Struggling to get a touch of the ball at 3-0 down, the wind blew the torrential rain into the faces of those who had the heart to stay after Tevez’s penalty. Hoods went up, heads went down; when it rains, it pours. Soon after, the City fans sang a ditty to their affluent deity who watched from the stand.
‘Sheikh Mansour, Sheikh Mansour’
If any City fan is reading this, don’t worry – this isn’t a dig at your team and how you’ve supposedly ruined football. Football had already become as polluted as the Mersey before Mansour spilt a couple of barrels of oil into it.
And it’s not as if we haven’t sung the names of our owners on the Kop, either. But where the City fans sang in adoration, we do so in anger; their happiness is the anthithesis of our hatred.
The fact that they’re rich and we’re poor is not what is to be lamented. Football has never been a sport for the socialist. Just ask Javier Mascherano.
It’s the fact that two teams from working class cities, historically supported by working class fans, feel the need to sing the names of footballing plutocracy.
Defeat to City
For Liverpool fans, any on-the-pitch criticism has to be made with the ownership situation in mind. Circumstances are problematic for Roy Hodgson, just like they were for his predecessor. It doesn't mean the team, nor the manager, can be exempt from it though. An eye on the ball airborne after a Carragher punt doesn't necessarily mean the other one is off-the-ball elsewhere.
- The squad is still taking shape and Roy hasn't been in charge long enough to fully implement his style of play. Early hints as to what that style will be is slightly troubling, though.
- Playing 4-4-2 away to Manchester City showed a surprising naivety from a manager as experienced as Roy, especially with Gerrard alongside Lucas. Perhaps Mascherano's refusal to play forced Roy's hand, much like it did to Rafa's in Fiorentina last season. That aside, City's strength was always going to be in midfield as Mancini enjoys packing it with tough-tackling, hard-working, experienced players. Last night's trio: Nigel De Jong, Gareth Barry and Yaya Toure.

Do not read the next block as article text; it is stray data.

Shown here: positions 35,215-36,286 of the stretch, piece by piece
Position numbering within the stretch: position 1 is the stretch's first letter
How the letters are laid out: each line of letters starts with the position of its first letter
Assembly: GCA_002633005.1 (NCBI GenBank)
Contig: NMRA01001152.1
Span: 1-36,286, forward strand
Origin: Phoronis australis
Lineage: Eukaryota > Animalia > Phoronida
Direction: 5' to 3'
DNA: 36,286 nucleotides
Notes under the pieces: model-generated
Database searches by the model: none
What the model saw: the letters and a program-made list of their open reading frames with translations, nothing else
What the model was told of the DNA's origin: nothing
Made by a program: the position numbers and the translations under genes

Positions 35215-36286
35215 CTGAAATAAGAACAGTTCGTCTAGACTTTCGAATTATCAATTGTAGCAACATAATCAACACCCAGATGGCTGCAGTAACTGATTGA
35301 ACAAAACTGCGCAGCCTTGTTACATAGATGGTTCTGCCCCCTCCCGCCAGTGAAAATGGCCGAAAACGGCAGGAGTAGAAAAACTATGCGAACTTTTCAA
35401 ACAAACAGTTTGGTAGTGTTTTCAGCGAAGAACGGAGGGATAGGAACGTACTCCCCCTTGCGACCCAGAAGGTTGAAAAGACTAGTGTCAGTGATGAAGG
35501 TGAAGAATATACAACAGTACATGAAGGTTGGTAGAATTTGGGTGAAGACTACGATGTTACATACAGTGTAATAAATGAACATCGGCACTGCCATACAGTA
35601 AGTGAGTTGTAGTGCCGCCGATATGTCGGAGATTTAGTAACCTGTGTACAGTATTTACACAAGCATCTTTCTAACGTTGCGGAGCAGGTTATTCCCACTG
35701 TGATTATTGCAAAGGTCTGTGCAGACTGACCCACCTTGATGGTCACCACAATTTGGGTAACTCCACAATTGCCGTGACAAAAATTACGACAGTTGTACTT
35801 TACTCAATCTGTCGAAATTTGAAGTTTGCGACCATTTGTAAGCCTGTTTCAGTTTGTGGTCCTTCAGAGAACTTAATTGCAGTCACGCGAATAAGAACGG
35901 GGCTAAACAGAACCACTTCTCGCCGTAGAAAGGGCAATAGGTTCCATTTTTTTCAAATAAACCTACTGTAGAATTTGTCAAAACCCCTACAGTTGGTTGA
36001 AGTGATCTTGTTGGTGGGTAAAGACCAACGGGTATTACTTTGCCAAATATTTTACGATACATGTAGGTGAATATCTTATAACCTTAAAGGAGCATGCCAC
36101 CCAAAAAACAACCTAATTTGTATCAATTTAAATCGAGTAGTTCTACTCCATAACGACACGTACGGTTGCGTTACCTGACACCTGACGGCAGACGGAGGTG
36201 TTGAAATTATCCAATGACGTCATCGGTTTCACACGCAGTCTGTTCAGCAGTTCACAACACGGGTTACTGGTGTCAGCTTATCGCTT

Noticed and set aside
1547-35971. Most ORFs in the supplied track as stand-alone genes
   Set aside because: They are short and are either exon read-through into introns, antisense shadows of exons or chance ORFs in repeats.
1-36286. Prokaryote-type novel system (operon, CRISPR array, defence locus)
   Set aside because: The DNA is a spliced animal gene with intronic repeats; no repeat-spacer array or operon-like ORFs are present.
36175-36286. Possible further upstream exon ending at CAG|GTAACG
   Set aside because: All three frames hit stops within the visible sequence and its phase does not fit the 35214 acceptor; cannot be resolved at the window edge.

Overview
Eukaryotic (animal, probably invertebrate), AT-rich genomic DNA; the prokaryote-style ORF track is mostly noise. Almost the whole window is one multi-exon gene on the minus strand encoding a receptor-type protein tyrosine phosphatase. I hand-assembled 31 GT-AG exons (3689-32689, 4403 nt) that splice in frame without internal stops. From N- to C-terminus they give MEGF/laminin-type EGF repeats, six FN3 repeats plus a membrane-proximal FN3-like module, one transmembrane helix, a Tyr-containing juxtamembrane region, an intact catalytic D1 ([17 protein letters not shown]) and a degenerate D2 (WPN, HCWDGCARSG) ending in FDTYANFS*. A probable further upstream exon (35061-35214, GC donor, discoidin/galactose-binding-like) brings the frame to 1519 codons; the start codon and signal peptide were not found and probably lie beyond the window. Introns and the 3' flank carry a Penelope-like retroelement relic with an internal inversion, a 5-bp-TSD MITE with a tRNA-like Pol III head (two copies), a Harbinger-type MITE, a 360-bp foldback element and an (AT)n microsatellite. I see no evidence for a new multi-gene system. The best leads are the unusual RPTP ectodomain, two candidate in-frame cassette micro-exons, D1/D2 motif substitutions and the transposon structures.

- Two midfielders against those three was always going to result in City controlling the game and enjoying possession - something we, as Liverpool fans, are more accustomed to seeing from our own side. Gerrard and his tactical indiscipline when playing in the centre of midfield meant Lucas was overran by three very good midfielders. The first goal was the perfect exemplar. No one tracked Milner's run from Adam Johnson's ball inside, and no one tracked Barry's burst into the box.
- Man City were good, but their fans should be wary of regarding this as the moment they 'arrived' given they were playing against a transitional side in an unfamiliar formation. I thought Adam Johnson impressed, albeit against a makeshift left-back - not that that's an excuse, because Lescott is regarded in a similar vein and we failed to capitalise on that. Tevez was his usual busy self, the midfield were good (although as previously explained, Roy's selection made things easier) and Joe Hart continues to impress me immensely.
- Formation aside, we set up similar as we did against Arsenal and Trabzonspor. We let our opponents have plenty the ball and looked to counter. There has to be hope that this is not the only way we're capable of, as we look a much better side when we press and try to control the tempo of the game. I hate to label a side's style but we look very defensively set-up at the moment - Glen Johnson's reticence to venture over the halfway line is symptomatic of that.
- Man-to-man marking: the new zonal marking? We've struggled with it since we've adopted it. It's worth keeping in mind that we had similar problems with zonal marking six years ago and it takes time for players to adapt to the new system. I doubt Tevez's first goals happens if we adopt zonal marking. Just proves that one is not necessarily better than the other, and certain sides suit different set-ups. We just have to hope Roy finds out what that is for this set of players and adapts accordingly.
- Daniel Agger looked like a centre back playing left back, funnily enough. His insistence of showing Adam Johnson inside onto his stronger foot was infuriating - Johnson had threatened several times in the first ten minutes, but the warning signs were ignored. Both Barry's goal and the penalty award were a result of it.
- David N'Gog is a great striker for £1.5 million but he should not be partnering Fernando Torres in a 4-4-2. Strike partnerships rarely work with two out-and-out strikers; one usually drops deep (the no.10) while the other is the goalscorer (no.9). Without that link between the strikers, and with Gerrard playing deeper, it means we struggle to give them the service. But above all else, Torres relishes playing alone up front.
- Positives from the night? There were few. We looked sharp for a short period in between their second and third goals, and we could have nicked an undeserved goal if Joe Hart wasn't so sharp. The pie wasn't too bad, and Brad Jones' white boots looked quite interesting during his half-time warm up, as well. I suppose things can only get better from here as well, can't they? For the sake of our away-day sanity, we certainly hope so.